OT: Will the NBA’s midseason tournament revitalize its regular season?

Adam Silver and the NBA officially unveiled the format and groups for the new in-season tournament on July 8. Photo courtesy of NBA.com.

SAWYER GOLDWEIN | SPORTS REPORTER | sgoldwein@butler.edu 

Overtime, or “OT,” is an opinion column series where the Collegian takes national sports headlines or polarizing topics and gives them a Butler-centric angle

The 2023-24 NBA schedule will feature a new addition in the form of the first-ever NBA midseason tournament. This is a rare move for a major American sports league, as top soccer leagues overseas have historically been alone in adopting this scheduling anomaly. 

The NBA isn’t in uncharted territory, however. In 2021, the WNBA introduced their own in-season tournament called the Commissioner’s Cup. This was intended to do a couple things: firstly, to provide more entertainment value to the WNBA regular season. Secondly, it showed the NBA whether or not the tournament was a strategically and financially savvy move for their league. While the results haven’t been perfect, they’ve been strong enough for NBA commissioner Adam Silver and company to give the project the green light. 

Not everyone is convinced that the midseason tournament will be the smash hit the NBA thinks it will be. First-year psychology major Carson Brown understands why the NBA believes the new scheduling feature will boost ratings, but doesn’t think it will have the intended effect on fans. 

“I only watch the playoffs because I don’t really find the regular season to have much appeal since it’s an 82 game-long thing and most teams bottom out anyway,” Brown said. “But if you look at any avid NBA fan, they’re gonna tell you the same thing. They think [the in-season tournament] is pretty much a waste of time.” 

The decision to institute a new tournament has been met with skepticism from NBA fans, including at Butler. But before you form your opinion, let’s examine how the tournament works. 

Each conference has been split into three groups, with five teams in every group. For example, Butler’s hometown Indiana Pacers are part of the Eastern Conference’s Group A, along with the Philadelphia 76ers, Cleveland Cavaliers, Atlanta Hawks and Detroit Pistons. Each team will play the four other teams in their group on designated tournament nights during the early portion of the schedule. Two of those games will be at home, and two will be on the road. 

When group play is over, the six group winners will advance to the single-elimination tournament along with one wild card team from each conference. Those eight teams will finish out the tournament, while eliminated teams will play standard regular season games in order to equalize the number of games each team plays. The only teams that will play more than the typical 82 games are those who play in the midseason tournament championship, as the other 28 squads will not play another game to accommodate. The players on each team that makes the elimination tournament will receive cash compensation, with the value increasing for each round the teams advance to. A tournament MVP and all-tournament team will be named.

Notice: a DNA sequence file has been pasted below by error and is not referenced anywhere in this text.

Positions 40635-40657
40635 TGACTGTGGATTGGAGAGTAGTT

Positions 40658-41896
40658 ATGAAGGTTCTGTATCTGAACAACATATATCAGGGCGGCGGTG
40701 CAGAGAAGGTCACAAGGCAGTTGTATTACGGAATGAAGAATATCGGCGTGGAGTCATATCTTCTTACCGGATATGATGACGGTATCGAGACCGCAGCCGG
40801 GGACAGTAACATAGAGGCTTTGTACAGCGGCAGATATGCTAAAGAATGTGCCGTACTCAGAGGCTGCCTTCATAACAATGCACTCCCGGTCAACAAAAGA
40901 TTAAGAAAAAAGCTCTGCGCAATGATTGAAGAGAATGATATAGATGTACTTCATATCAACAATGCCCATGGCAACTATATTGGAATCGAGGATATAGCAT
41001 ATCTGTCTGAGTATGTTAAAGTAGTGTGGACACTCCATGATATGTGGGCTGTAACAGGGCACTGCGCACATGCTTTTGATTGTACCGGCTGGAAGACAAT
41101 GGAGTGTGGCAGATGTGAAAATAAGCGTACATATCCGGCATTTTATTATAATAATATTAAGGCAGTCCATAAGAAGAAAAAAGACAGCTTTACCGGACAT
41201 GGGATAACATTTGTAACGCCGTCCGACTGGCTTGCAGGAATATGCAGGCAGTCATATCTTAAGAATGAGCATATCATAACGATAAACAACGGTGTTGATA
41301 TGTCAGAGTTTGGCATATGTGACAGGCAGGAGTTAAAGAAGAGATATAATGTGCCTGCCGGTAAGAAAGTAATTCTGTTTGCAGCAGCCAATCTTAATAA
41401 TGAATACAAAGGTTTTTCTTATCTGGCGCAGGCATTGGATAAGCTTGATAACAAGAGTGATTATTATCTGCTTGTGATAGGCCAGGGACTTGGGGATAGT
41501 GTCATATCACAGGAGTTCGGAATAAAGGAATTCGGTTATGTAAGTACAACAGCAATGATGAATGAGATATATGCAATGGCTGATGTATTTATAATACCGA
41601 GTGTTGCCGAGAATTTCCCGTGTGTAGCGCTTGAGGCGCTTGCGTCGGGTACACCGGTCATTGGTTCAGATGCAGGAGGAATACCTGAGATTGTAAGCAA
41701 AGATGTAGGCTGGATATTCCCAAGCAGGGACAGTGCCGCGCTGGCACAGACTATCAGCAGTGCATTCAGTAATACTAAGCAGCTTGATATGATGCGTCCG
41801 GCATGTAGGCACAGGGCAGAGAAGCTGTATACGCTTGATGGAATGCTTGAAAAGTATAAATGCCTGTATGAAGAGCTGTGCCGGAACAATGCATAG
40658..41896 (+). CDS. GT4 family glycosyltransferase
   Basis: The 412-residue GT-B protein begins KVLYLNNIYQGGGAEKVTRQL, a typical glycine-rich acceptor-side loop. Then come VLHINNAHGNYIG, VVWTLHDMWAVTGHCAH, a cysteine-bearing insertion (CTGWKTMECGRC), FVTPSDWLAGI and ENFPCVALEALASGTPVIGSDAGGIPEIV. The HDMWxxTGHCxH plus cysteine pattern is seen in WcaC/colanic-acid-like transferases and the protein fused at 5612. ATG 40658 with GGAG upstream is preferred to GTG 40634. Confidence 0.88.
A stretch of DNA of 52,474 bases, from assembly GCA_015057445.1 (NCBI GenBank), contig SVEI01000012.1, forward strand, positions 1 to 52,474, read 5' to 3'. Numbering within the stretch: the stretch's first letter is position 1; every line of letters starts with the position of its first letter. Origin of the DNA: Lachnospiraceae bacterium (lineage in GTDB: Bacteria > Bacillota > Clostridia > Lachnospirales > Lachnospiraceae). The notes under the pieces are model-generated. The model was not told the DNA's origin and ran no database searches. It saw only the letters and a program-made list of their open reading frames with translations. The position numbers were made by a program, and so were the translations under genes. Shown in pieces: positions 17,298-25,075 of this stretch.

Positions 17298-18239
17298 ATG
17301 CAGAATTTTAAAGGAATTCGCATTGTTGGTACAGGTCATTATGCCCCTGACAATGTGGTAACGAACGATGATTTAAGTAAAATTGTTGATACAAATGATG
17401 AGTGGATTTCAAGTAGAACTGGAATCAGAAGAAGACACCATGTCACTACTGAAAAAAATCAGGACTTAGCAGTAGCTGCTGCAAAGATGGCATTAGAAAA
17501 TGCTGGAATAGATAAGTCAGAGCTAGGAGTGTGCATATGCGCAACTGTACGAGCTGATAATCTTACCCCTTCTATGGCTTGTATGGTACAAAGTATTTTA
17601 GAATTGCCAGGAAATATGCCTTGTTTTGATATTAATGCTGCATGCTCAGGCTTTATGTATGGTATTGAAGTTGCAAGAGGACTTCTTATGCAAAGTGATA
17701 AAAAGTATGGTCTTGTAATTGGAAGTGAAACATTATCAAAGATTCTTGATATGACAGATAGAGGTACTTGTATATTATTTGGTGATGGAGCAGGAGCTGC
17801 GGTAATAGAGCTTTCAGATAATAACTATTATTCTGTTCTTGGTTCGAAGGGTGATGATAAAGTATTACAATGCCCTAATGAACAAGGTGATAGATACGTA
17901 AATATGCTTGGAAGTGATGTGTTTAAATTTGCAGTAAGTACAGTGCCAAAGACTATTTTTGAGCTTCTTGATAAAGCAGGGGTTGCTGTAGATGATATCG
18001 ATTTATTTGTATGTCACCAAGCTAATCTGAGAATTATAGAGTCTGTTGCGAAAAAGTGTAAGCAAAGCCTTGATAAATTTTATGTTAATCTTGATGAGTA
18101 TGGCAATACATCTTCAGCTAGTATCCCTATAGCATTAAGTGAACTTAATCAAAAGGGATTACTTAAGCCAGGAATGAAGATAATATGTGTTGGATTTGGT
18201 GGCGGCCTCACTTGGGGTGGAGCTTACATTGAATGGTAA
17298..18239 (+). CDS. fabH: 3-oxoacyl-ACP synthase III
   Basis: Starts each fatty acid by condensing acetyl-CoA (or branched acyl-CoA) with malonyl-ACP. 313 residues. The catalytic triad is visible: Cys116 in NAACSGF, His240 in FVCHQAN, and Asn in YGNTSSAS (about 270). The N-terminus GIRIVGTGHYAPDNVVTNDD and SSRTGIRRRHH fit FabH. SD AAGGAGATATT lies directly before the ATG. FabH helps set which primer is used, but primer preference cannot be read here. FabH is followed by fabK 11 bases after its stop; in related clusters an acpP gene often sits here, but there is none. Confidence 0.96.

Since the in-season tournament games also count towards teams’ regular season record, there’s no doubt that players will be invested in it. However, will the league’s biggest stars feel any extra motivation to win the tournament? With a prize of half a million dollars per player for the tournament champions, Brown doesn’t think so. 

“You can earn $500,000 on one incentive in your contract,” Brown said. 

Another school of thought is that professional athletes live to compete, so everybody on the roster, from stars like the Pacers’ Tyrese Haliburton to two-way players like Isaiah Wong, will be playing their hearts out for the right to lift a trophy. 

If that’s the case, the midseason tournament could very well be a hit. A little extra competition is bound to bring people through stadium doors and eyes to televisions, at least according to first-year exploratory business major Matthew Wilder.

“I think it’ll drum up interest,” Wilder said. “Just the fact that there’s a championship on the line will make people interested no matter what the scenario actually is.” 

Some fans wonder whether a brand new tournament will actually hold any weight in the eyes of those in the NBA community. In-season tournaments have certainly worked in soccer leagues overseas, but it feels too early to tell how the Commissioner’s Cup is valued. 

First-year biology major Simon Linde is not expecting a positive reaction towards the in-season tournament champions from fans. 

“I feel like nobody’s really gonna care about it,” Linde said. “It’s just going to be seen as a participation trophy.” 

Linde could easily be right. In the age of hot takes and social media, NBA fandom has never been more negative. So, when an in-season champion is crowned for the very first time, there’s bound to be hate hurled towards both the tournament itself and the team that wins it. 

Does that mean this is a bad business decision by the NBA? Not at all. Fans will still attend tournament games, and watch from home at higher rates than they watch regular games, even if not by the margins Silver projects. That means more money coming in for the NBA, and as a result, the NBA in-season tournament is here to stay.


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